The decision was amended a couple of weeks after both men left public office -- Gibson after 12 years of service and Clark after 16 years. The funding was still available, but the city would hold onto it, collect the interest it accrued, and dole out piecemeal what the center needed.
Both Gibson and Clark were accused of having a conflict of interest for their respective votes, which rankled newly elected council members who didn't share their passion.
The city's wholesale reluctance to give the center funds that it pledged three years ago and its serious budget shortfalls make it unlikely "taxpayer money" would ever be used. Both Gibson and Clark agree that is as it should be. But they also point out that developers filled the coffers of the city's land fund, which is the account they seek to tap. Because of the bad economy, the land fund has been significantly reduced.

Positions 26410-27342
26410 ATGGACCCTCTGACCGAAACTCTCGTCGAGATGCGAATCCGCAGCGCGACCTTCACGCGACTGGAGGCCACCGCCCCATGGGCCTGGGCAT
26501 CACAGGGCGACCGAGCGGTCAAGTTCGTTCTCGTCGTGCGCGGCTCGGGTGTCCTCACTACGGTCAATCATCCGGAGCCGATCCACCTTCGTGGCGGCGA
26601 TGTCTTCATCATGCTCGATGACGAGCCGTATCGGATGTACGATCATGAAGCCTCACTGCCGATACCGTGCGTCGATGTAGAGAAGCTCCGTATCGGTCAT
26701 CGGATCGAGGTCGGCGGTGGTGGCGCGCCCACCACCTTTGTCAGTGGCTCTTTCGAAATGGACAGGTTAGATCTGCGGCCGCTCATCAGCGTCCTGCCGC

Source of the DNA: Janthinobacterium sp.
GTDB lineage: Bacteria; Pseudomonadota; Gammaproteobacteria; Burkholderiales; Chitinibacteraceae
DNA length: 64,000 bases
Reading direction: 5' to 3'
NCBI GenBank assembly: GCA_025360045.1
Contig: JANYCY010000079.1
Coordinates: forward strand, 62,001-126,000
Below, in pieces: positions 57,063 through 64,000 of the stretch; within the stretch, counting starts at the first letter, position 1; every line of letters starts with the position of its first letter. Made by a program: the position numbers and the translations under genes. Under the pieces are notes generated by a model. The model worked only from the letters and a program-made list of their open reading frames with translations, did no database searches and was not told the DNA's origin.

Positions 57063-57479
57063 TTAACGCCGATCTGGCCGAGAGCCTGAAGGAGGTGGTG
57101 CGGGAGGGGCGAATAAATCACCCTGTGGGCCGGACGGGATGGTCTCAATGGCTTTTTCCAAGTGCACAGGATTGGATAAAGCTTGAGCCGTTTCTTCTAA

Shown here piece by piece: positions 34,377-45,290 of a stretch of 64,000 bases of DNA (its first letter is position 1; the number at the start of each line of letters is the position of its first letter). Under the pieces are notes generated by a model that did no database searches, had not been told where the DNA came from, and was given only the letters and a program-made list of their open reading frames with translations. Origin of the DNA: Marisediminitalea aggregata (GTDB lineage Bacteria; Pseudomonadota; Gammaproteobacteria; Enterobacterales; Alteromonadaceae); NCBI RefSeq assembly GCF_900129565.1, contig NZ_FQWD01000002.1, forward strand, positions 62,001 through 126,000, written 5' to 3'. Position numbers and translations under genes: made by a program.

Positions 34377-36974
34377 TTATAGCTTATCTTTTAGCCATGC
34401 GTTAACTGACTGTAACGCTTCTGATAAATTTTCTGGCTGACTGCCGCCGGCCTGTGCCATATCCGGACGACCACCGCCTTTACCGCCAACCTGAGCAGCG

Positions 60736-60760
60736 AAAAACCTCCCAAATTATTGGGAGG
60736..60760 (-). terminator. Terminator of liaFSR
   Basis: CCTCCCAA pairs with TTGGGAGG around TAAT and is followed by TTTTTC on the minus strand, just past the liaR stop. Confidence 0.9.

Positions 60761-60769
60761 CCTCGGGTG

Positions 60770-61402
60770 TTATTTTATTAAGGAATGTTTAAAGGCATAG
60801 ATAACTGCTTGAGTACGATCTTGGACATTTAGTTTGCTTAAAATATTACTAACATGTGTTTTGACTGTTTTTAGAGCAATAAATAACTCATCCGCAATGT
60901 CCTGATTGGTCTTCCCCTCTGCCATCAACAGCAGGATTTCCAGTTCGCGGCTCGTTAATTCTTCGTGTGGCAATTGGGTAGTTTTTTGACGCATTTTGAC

FILLING THE EDUCATION GAP
Planned for Galleria Road and U.S. Highway 95, the center would help anchor the proposed $1.5 billion Union Village project that will feature several hospitals, medical clinics and mixed-use housing on 160 acres.
"We've known all along we wanted a place to expose school students to space and various sciences," said Gibson, who added that they wanted a place where kids of all ages learn and feel compelled to revisit.
Students won't be the only beneficiaries if the vision is realized. Gibson said adults would also find the place interesting, but more important, teachers could learn how to teach the sciences and ultimately inspire children to enter the field.
The project comes at a time when U.S. students have fallen behind the students of other developed nations in math and science test scores -- and students in Nevada rank near the bottom among the states, according to Gibson.
There's more at stake than bragging rights. The job market seeks workers skilled in science, technology, engineering and math -- and the pickings are slim.